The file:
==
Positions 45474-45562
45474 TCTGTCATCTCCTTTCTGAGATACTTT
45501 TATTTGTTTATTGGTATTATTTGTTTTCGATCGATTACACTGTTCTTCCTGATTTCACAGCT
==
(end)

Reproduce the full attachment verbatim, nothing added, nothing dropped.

Positions 45474-45562
45474 TCTGTCATCTCCTTTCTGAGATACTTT
45501 TATTTGTTTATTGGTATTATTTGTTTTCGATCGATTACACTGTTCTTCCTGATTTCACAGCT